How to use all cores of the computer in Aimms

Introduction
Running combinatorial optimization problems in Aimms is, most of times, a hard task (if the problem is easy, you don’t need to pay a lot of money in the Aimms license – use COIN-OR’s CBC, Excel or something else).

But, when you run Aimms in default mode, it uses only one core of the computer. It sees to be a waste of resources, since your company probably bought a mighty computer to run Aimms.

One frequent question is: how to use all cores of the computer?

 


 

Barrier
The way to answer the question is simple. Just set the LP method to “Barrier”, and set the parallel configurations as following instructions:

LP_Method.png
In Settings -> Project options -> (your solver) -> General -> LP Method := change it to barrier
Other configuration:

LP_Method_config.png

In Settings -> Project options -> (your solver) -> Parallel -> Global thread limit := set with the number of cores of your computer
In Settings -> Project options -> (your solver) -> Parallel -> Parallel mode := set with “opportunistic”

And voilá, now the computer is using all cores of the computer.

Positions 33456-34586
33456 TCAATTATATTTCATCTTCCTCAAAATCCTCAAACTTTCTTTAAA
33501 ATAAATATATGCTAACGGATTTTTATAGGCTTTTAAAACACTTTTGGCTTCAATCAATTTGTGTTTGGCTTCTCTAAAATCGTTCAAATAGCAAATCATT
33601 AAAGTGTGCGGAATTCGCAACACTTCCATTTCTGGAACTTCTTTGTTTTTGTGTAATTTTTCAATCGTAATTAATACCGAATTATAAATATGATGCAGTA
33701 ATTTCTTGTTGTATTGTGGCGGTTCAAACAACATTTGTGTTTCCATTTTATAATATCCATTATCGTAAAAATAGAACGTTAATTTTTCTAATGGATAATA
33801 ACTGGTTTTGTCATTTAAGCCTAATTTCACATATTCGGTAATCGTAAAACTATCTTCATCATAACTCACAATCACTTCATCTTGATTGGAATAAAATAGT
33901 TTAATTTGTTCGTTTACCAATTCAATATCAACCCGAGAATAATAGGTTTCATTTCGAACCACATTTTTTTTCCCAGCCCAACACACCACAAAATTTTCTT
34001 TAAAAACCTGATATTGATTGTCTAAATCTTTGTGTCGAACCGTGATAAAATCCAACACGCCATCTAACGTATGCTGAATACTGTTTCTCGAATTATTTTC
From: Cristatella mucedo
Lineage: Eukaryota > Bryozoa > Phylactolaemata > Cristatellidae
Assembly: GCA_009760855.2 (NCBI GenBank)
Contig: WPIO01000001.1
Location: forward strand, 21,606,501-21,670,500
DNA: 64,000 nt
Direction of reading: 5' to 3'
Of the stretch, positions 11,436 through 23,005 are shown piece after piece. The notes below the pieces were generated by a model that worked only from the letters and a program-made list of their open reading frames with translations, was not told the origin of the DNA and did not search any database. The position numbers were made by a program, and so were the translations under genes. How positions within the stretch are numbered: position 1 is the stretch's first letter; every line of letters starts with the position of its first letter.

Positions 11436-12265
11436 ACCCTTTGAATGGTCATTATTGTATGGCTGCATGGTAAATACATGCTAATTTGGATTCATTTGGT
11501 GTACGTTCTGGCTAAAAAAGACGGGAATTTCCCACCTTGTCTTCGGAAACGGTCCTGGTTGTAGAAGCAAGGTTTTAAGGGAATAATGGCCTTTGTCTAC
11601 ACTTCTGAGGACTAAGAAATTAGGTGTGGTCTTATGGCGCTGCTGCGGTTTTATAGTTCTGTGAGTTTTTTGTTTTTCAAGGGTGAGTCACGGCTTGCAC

AllCores.png
In this example, the CPU is in 100% – using the 4 cores of the computer

A word of caution here: the solver must allow this barrier parallel configuration, otherwise there’s no deal.

How to know which solver  is running? Just check it in Settings -> Solver configuration

 

Solver.png


 

What the hell is barrier?

In default mode, Aimms use the famous Simplex method (or similar variant). The Simplex begin with a feasible solution, then improves it by searching the corners of the Simplex polyhedron.

Simplex.PNG
Illustration of the feasible region of a problem
The Barrier method is an Interior Point method. It begins in a point, then improves it following the direction of most gain. Since there are lots of ways to follow this interior path, it makes sense to do this in parallel.

barrier.PNG
Barrier method

 

This textbook of Robert Vanderbei is the source of these two images, and also an excellent introduction to the barrier method.

 


 

Does this parallelization  really works?

It can not be said surely for every case that it will work, since it depends on the model.

I can say that in every model I tested, for my work, it improved slightly the solution. The objective function was 2% – 5% better using the parallel barrier method (to the same limited solution time).

 


 

Conclusion

 

The use of barrier parallel method can improve the solution, but not much. Anyway, it is an interesting feature to be explored.

 

Arnaldo Gunzi

Feb 2016